Dear Theo Karayannis, congratulations on your new position as UZH Director of the Master in Interdisciplinary Brain Sciences at UZH and ETH. We would like to ask you a few questions about your career, background, your plans for the master program – and what you like, especially about Zurich.
Name and Surname: Theofanis Karayannis
Institute: Brain Research Institute, UZH
What is your scientific background, and what’s your recent research about?
I studied Pharmacy for my undergraduate degree, followed by an MSc and PhD in Neuroscience. My current research focuses on the development of sensory processing and sensorimotor transitions after birth. How do mammals develop a perception of the external world and learn to interact with it in a complex manner?
What things would you like to improve in the Program?
Myself and the rest of the IDB team would like to improve the coherence of the program. As it is extensive in scope, we aim to make it easier for the students to have a mental red thread that guides them through the various subjects covered in the curriculum. Ultimately, we would like to make it more interactive, going beyond the traditional classroom setting.
What are the biggest challenges you will face?
As its name indicates, the scope of the IDB Master’s Program is very interdisciplinary, ranging from molecular to circuit and systems, reaching to clinical aspects of neuroscience. For a program, one of the main goals of which is learning practical skills, with three short lab rotations and one 6-month long master’s thesis, it is challenging to provide enough theoretical background in a short amount of time.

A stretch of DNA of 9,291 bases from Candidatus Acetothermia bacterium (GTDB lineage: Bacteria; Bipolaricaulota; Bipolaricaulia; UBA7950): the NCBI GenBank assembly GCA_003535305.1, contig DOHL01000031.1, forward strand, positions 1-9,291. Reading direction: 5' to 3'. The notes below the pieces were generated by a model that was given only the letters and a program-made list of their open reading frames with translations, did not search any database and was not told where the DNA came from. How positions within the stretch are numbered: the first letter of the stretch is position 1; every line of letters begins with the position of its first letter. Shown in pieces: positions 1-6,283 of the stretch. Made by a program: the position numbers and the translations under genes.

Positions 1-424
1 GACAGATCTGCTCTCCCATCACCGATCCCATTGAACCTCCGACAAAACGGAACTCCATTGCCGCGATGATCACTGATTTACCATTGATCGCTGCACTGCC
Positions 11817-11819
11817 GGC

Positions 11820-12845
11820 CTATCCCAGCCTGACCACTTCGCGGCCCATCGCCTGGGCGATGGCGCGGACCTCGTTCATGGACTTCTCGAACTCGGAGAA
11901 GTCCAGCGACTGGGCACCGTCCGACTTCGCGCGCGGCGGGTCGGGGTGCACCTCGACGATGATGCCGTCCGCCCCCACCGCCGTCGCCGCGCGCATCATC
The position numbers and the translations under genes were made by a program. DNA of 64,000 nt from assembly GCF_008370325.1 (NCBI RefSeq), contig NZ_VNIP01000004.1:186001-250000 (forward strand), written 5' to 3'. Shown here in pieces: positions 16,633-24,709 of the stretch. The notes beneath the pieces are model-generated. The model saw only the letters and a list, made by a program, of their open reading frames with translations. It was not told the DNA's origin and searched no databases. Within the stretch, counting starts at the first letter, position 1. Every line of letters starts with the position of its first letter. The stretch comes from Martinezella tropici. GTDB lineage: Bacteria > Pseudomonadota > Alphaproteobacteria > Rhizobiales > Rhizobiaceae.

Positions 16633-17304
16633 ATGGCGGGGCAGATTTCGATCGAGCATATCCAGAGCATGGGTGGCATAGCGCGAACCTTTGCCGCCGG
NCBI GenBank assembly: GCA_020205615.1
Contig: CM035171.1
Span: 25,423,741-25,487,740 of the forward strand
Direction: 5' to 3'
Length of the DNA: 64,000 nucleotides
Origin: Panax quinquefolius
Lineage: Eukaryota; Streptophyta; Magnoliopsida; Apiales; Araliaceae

What motivates you to face these challenges?
First, I am excited to co-direct such a solid interdisciplinary and cross-institutional Program. Neuroscience in Zurich is excellent, hosting a strong and broad research theme. I am motivated to showcase and use the community’s strength to arm the IDB students with a solid theoretical background and good practical skills by the end of their studies. Ultimately, I aim to inspire the students about the wonderful field of neuroscience, whatever the path they choose to follow after their studies may be.
Last but not least, since this newsletter is a lot about food: What’s your favorite restaurant?
I am a fan of international food and try to sample diverse dishes from around the world whenever I get the chance. As Zurich hosts a varied restaurant scene, rather than picking one place, I would go with Asian food as a whole, which is almost as diverse as our IDB Program… 🙂
Brain Research Institute, Laboratory of Neural Circuit Assembly
Link to the IDB Master Program
Title Image: Logo of Master Program IDB